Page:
Measuring Blood Pressure

Measuring Blood Pressure

Written by Hollie Finders, RN
Hollie Finders is a registered nurse with years of experience working in the health care field. She has degrees in both biochemistry and nursing. After working with patients of all ages, Hollie now specializes in pediatric intensive care nursing. Hollie’s LinkedIn

Procedure for Measuring Blood Pressure

Equipment needed: Stethoscope and sphygmomanometer (blood pressure cuff).

  1. Perform hand hygiene.
  2. Explain the procedure to the patient and ask for their assistance in following directions.
  3. Assist the patient into a supine or sitting position. Allow the patient to rest in this position for 5 minutes.
  4. Roll up the patient’s sleeve to expose the patient’s bare arm. Do not attempt to measure blood pressure through clothing.
  5. Grab the blood pressure cuff, open the valve of the pump, and ensure the cuff is completely deflated.
  6. Locate the pulse of the brachial artery, found in the medial aspect of the antecubital fossa (bend of the elbow). Once found, keep your finger on this spot while you align it with the artery marker on the blood pressure cuff.
  7. Secure the blood pressure cuff snugly around the patient’s arm, approximately 2 finger widths (1-1.5 inches) above the elbow. Ensure that the cuff is the proper size, taking up 40% of the upper arm.
  8. Position the arm at the level of the heart with the patient’s palm facing up. If the patient is sitting, make sure the arm is supported.
  9. Fixate the blood pressure gauge where it can be clearly seen.
  10. Put the earpieces of the stethoscope in your ears and place the diaphragm of the stethoscope in the antecubital fossa directly over the brachial artery.
  11. Holding the stethoscope in place with one hand, use your other hand to close the valve of the pump, turning the valve clockwise until it stops. Avoid over-tightening the valve.
  12. Inflate the cuff quickly to approximately 30 mmHg above the estimated systolic pressure.
  13. With your thumb and index finger, open the valve just slightly. Allow the cuff to deflate slowly, at a rate of 2 to 3 mmHg per second.
  14. Watch the gauge closely and note the reading in which the first clear pulse sound is heard. This is the systolic pressure.
  15. Continue deflating the cuff while watching the gauge. Take note of when the pulse can no longer be heard or when the pulse is no longer distinct and sounds muffled. This is the diastolic pressure.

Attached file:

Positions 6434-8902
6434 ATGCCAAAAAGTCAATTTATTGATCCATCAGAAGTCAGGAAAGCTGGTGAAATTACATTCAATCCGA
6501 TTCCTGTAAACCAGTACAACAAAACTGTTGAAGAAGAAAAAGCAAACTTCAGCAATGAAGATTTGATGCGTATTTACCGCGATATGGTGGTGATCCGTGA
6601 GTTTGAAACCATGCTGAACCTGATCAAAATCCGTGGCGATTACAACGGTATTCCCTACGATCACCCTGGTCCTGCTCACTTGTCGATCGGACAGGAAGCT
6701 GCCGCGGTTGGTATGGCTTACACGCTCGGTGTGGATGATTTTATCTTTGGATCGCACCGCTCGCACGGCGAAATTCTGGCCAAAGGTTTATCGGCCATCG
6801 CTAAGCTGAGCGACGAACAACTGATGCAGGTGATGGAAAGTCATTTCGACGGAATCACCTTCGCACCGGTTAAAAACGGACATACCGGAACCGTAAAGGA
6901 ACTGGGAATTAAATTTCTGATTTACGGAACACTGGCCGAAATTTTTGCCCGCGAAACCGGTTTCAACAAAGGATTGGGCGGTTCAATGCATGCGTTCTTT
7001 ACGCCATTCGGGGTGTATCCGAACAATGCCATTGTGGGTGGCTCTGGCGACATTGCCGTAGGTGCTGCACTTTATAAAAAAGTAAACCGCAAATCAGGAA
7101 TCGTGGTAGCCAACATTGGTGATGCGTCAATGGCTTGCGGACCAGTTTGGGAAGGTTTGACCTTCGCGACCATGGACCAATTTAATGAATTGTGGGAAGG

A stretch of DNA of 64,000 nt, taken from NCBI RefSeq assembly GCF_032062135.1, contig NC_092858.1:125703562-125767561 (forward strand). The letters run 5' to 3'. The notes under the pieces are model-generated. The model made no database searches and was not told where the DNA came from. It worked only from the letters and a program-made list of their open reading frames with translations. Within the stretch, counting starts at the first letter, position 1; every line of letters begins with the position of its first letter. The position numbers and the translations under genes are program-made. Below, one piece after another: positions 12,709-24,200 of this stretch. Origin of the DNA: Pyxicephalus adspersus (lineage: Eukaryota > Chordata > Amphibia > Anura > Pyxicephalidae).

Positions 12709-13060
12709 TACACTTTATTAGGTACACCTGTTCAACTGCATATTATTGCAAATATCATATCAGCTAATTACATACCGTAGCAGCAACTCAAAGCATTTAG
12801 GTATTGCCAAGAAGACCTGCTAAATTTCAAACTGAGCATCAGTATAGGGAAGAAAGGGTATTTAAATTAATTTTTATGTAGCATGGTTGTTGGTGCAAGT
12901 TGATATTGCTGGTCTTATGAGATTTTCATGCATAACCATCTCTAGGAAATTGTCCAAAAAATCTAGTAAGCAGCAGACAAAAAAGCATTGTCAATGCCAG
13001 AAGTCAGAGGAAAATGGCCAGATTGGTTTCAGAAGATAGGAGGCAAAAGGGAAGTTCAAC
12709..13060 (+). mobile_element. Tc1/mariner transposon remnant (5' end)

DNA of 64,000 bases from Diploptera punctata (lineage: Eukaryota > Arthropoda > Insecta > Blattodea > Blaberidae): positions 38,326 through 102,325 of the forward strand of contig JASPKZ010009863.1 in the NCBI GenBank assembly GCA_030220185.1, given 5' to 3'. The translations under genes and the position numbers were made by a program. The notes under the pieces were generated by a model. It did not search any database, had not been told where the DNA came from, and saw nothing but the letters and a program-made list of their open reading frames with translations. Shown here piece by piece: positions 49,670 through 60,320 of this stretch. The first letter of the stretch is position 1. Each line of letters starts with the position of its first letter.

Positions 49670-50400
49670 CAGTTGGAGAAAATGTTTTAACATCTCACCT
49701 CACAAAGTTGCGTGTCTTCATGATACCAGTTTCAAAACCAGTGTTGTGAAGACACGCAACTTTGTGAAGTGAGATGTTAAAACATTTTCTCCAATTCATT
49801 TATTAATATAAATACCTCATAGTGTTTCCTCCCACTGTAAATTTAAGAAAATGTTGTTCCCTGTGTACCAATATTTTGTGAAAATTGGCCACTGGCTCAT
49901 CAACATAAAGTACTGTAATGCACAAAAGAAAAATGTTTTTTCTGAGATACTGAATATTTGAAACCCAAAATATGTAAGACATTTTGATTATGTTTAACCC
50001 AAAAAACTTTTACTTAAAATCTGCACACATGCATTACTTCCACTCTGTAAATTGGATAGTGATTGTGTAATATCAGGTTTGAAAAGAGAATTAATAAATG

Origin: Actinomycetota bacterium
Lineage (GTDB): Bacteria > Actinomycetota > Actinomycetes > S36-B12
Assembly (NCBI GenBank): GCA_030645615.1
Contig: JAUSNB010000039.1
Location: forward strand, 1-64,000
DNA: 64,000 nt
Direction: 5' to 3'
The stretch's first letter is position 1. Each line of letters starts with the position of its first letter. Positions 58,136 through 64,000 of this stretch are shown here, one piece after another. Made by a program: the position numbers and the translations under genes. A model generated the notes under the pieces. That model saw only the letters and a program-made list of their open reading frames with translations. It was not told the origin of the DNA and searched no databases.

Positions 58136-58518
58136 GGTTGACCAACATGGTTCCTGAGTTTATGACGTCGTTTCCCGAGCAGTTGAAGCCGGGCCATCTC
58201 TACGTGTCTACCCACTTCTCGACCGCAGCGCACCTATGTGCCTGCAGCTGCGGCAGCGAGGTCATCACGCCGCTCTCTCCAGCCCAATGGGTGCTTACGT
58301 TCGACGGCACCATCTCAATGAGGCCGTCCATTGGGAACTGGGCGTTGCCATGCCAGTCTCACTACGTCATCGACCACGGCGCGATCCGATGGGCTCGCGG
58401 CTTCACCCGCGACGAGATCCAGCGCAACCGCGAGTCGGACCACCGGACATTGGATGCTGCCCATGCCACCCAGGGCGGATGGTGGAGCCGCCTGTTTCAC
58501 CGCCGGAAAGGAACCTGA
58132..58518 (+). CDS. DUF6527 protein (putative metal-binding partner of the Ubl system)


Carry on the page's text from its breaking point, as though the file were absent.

16. Allow the cuff to deflate 10 to 20 mmHg beyond the diastolic pressure and then open the valve completely to deflate the cuff.
  17. Remove the cuff from the patient’s arm.
  18. If you miss the systolic or diastolic reading, do not reinflate the cuff. Remove the cuff and wait at least one minute before using the same arm to retake the blood pressure.
  19. Perform hand hygiene.
  20. Record the systolic and diastolic pressures, the patient’s position, and which arm was used in the patient’s chart. Notify the nurse of any changes in the patient’s condition.

Important Information about Measuring Blood Pressure

Many factors can interfere with obtaining an accurate blood pressure. The most common mistakes that lead to inaccurate blood pressures are a result of improper technique, including: not supporting the patient’s arm, using the wrong sized cuff, positioning the cuff too low on the patient’s arm, improper positioning of the cuff’s artery marker, and attempting to measure blood pressure through clothing [1]. It is also important to avoid taking a blood pressure in a side that has undergone mastectomy, has paralysis from a stroke, has an IV or dialysis catheter, has had recent trauma, or has severe burns [2,3,4,5].

By: Hollie Finders RN

References

1. https://www.ncbi.nlm.nih.gov/pmc/articles/PMC2911816/

2. https://www.ncbi.nlm.nih.gov/pmc/articles/PMC3652571/

3. https://www.ncbi.nlm.nih.gov/pmc/articles/PMC2399466/

4. https://www.ncbi.nlm.nih.gov/pubmed/12358628

5. https://www.ncbi.nlm.nih.gov/pmc/articles/PMC3053079/